The secular fundamentalists want to hide faith "under a bushel," but the gospel specifically instructs us not to do that. The purpose of biblical faith is not simply to comfort the believers but to transform the world. And, yes, that must always be done in ways that both respect religious liberty and enhance democracy. As Catholic teaching says so well, religious faith should serve the common good. We believe, with practitioners like Martin Luther King Jr., that religious faith should help bend the world toward justice.
So What's a Progressive Christian Voter to Do?
With theocrats on one side and secular fundamentalists on the other, how should progressive Christians express their vision of faith and politics? And, most particularly, how are we to vote?
First, we should ask what the religious profession of candidates actually means for their policy making. If religious affirmation is not tied to real political values and directions, what good is the expression of such public piety? When George Bush says that Jesus is his favorite philosopher, it is fair to ask what that means for his political philosophy. Do the poor get prioritized on his agenda as they did with Jesus? Same with Al Gore's profession of often asking himself "What would Jesus do?"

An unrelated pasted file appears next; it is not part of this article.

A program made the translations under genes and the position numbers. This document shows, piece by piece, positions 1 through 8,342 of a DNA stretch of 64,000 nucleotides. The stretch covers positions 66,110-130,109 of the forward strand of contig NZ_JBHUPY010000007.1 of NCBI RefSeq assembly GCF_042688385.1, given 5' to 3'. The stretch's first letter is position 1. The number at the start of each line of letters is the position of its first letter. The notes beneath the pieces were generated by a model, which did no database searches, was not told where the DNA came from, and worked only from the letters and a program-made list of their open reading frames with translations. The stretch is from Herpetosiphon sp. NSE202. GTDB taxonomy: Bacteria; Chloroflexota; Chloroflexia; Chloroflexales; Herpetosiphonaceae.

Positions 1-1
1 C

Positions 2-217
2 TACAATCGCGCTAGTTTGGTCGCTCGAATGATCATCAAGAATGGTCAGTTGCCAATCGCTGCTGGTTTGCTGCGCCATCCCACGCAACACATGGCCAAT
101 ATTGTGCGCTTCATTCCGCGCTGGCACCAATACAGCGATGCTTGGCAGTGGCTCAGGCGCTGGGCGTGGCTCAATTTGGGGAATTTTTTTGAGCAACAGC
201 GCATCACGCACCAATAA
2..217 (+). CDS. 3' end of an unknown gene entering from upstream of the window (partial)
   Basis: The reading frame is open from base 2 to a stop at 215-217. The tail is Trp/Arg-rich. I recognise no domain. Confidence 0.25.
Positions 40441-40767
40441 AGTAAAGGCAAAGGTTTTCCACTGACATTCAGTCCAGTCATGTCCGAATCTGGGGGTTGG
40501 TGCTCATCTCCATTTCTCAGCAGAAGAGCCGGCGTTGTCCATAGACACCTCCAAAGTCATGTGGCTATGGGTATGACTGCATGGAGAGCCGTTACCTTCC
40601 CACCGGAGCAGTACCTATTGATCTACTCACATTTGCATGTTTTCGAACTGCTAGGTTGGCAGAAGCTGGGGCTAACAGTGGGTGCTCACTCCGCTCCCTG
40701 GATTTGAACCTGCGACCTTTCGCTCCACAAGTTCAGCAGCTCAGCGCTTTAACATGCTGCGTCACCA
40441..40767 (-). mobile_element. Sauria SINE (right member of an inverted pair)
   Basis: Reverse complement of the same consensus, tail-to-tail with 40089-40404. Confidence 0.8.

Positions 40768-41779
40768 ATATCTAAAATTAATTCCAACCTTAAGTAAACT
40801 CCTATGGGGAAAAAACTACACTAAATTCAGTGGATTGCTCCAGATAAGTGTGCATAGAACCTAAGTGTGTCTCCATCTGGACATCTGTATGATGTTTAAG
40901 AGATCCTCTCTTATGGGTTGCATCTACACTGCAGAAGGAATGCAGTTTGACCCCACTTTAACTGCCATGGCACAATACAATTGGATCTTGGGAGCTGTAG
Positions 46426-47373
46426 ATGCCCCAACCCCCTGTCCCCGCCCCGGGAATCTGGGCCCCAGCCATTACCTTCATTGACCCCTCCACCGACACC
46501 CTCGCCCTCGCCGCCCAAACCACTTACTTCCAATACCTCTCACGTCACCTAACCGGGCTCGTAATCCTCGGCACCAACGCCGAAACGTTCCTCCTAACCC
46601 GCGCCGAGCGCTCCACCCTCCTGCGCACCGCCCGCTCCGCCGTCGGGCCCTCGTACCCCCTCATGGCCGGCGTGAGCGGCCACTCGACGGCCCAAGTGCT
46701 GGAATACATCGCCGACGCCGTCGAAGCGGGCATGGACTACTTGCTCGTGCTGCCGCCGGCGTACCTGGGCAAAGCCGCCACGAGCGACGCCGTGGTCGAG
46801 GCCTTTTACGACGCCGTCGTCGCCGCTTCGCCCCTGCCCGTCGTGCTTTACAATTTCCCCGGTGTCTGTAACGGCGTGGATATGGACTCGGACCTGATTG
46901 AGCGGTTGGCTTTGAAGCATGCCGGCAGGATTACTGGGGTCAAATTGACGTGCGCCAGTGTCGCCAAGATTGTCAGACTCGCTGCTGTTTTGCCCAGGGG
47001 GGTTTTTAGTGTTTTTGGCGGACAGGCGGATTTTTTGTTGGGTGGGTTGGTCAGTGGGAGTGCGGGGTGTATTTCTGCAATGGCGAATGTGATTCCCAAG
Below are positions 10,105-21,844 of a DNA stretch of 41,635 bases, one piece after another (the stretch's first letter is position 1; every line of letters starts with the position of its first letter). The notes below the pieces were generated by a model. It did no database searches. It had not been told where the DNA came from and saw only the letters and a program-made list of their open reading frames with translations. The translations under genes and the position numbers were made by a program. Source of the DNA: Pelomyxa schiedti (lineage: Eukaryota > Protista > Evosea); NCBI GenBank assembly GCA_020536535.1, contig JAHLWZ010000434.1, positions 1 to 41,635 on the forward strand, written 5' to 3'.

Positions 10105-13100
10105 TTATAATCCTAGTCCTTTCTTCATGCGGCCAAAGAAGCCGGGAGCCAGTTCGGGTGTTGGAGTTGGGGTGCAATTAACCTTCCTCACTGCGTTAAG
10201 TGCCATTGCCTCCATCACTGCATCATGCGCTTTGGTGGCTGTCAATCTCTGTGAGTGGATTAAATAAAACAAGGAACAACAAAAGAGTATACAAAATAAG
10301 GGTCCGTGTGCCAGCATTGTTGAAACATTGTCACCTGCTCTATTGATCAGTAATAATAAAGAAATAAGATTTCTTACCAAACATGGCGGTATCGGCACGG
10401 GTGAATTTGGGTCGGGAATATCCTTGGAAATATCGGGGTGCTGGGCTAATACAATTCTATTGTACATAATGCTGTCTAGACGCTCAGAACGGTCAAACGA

Bush admirably asserts that there are still too many standing in need, despite our highly touted prosperity. Gore surprised many by declaring he wasn't satisfied with record prosperity as long as so many working families were still poor. Which one's strategy is more likely to include the bottom 20 percent, which includes 14 million children currently shut out of our national well-being? Bush should be asked if child poverty will get more attention in his administration than oil and gas interests; Gore must be challenged to implement his new populist rhetoric when it inevitably collides with the corporations that finance both parties now. Whose plans will be more likely to extend health care and education to those now without them? And which candidate sees human and worker rights to be as important as global trade?